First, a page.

I Noticed Blood in My Pet's Poop. Should I Be Worried?

I Noticed Blood in My Pet's Poop. Should I Be Worried?

If you see signs of blood in your pet's poop, there's no need to panic. But it does mean you should call your veterinarian and schedule an appointment to discuss this new event.

Blood in your pet's stool is an indication of another, underlying problem. Correct diagnosis of the cause will allow prompt treatment.

Questions You Can Expect at Your Office Visit

When you come in for your office visit being prepared to answer these questions will help us zero in on finding the real problem.

  • How long has there been blood in your pet's poop?
  • Has this ever happened before?
  • Does your pet also have diarrhea?
  • If so, how long have you noticed the diarrhea?
  • Is your pet vomiting?
  • Is your pet lethargic?
  • Is your pet still eating and drinking?
  • Does your pet roam free?
  • Do you know of anything your pet ate that he shouldn't have?

How to Correctly Describe the Blood in Your Pet's Poop

While it may be a bit unpleasant, correctly observing and describing the appearance of the blood in your pet's poop helps determine the source of the blood. Bright red blood comes from the animal's lower digestive system, while dark red/black stools indicate an upper digestive problem.

Bright Red Blood in Stools

Hematochezia is the medical term for bright red blood in your pet's stool. It is fresh blood, most likely from the lower intestines, and often from the colon or rectum. Some causes of hematochezia include:

  1. Parvovirus - A serious virus often found in puppies. Other symptoms of parvo include vomiting, diarrhea, lethargy, and loss of appetite. Prompt treatment is critical.
  2. Parasites - The most common cause of blood in stools. A fecal analysis will identify if parasites are present and the proper treatment based on the organism.
  3. Hemorrhagic gastroenteritis - Usually accompanied by vomiting and diarrhea, and causes large amounts of blood in stools. Dehydration is a danger in this case, and IV fluids and medications are often needed to treat successfully.
  4. Rectal injuries - These can be caused by your pet eating a sharp object which scrapes the lower intestine during digestion or elimination. Anal gland injuries and rectal polyps can also result in bright red blood deposited on stools.
  5. Stress - Changes in your pet's routine or household can induce colitis with blood and/or mucus in the loose stools.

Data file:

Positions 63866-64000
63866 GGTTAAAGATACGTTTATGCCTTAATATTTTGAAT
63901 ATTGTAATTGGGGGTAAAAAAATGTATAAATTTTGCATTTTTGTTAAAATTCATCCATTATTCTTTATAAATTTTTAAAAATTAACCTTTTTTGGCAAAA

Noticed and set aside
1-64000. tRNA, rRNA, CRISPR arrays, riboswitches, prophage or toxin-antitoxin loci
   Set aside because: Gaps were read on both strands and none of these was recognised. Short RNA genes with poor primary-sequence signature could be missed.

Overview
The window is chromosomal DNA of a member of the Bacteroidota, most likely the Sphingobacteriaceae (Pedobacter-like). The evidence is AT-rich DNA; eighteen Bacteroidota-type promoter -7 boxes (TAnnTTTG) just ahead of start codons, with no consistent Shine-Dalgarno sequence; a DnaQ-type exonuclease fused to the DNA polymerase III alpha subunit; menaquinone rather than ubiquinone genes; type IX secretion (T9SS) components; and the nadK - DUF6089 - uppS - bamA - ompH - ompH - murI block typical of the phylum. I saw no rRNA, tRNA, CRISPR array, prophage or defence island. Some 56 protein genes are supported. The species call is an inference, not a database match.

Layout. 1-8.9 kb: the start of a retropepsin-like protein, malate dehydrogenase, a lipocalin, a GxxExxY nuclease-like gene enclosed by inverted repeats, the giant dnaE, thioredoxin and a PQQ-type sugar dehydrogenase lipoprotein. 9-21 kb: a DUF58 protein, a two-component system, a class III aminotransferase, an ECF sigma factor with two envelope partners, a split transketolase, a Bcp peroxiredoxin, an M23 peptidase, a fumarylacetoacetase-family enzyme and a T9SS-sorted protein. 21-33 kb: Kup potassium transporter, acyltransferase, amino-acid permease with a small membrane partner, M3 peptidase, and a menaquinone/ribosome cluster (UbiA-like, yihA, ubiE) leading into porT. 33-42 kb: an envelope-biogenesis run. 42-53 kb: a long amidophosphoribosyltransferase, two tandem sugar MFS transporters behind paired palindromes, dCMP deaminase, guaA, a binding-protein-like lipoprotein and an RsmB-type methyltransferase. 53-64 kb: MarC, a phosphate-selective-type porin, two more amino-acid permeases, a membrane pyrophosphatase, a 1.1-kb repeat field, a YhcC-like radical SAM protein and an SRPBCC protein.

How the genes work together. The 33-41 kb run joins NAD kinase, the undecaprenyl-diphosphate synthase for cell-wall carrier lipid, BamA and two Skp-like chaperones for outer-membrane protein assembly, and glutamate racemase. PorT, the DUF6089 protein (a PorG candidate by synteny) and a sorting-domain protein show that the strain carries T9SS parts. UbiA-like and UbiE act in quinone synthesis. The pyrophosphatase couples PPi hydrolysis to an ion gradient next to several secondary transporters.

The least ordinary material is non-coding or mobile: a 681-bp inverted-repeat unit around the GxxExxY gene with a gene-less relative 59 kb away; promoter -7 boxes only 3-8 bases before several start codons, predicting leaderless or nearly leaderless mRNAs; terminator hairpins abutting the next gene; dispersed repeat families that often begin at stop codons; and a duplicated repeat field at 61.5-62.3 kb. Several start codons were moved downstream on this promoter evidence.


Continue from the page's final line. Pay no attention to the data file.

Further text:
Dark Red or Black Blood in Stools

Melena is the medical term for dark red or black/tarry stools. Since it is darker in color, it's often harder to detect. In these cases, the blood source originates higher up the intestinal tract so that by the time the stools are eliminated the blood is almost totally digested. Melena may be caused by:

  1. Blood clotting disorders - Several conditions can cause clotting disorders, as well as your pet eating rodent poison. 
  2. Use of NSAIDS - Your pet can develop gastric ulcers from extended use of these medications.
  3. Post-surgery complication - Call your vet immediately if you notice black, tarry stools up to 72 hours after any recent surgery. This could indicate internal bleeding.
  4. Tumors or cancer - Bleeding tumors or polyps, especially in older pets, can cause dark stools.
  5. Ingestion of blood - Your pet may lick a bloody wound or have a mouth injury that causes it to swallow blood. 

"Blood in your pet's poop indicates an underlying problem, so it's important to get your pet to the #vet as soon as you notice it." TWEET THIS

Diagnosis and Treatment of Bloody Stools

Depending on your description of the bloody poop and your pet's other symptoms and history, certain tests will help us correctly diagnose the cause so we can come up with a treatment plan. Some of the tests may include:

  • Fecal analysis - Bring a fresh stool specimen to your appointment. We will visually evaluate the blood, as well as run microscopic and parasitic testing on it.
  • X-rays - To check for anything unusual in the abdomen and digestive tract.
  • Blood work - A simple blood draw for a complete blood count, differential and chemical screen to test for inflammation or infection.
  • Visual and physical exam and palpation - To check for any abnormalities that can be seen or felt. 
  • Further testing or surgery as needed 

As a pet parent, you know your pet best and you know when something isn't quite right. When you see any signs of blood in your pet's poop it's time to call your vet.

At South Boston Animal Hospital we love helping pet families stay healthy and happy. If you have noticed blood in your pet's poop, call right away so we can find the best treatment plan.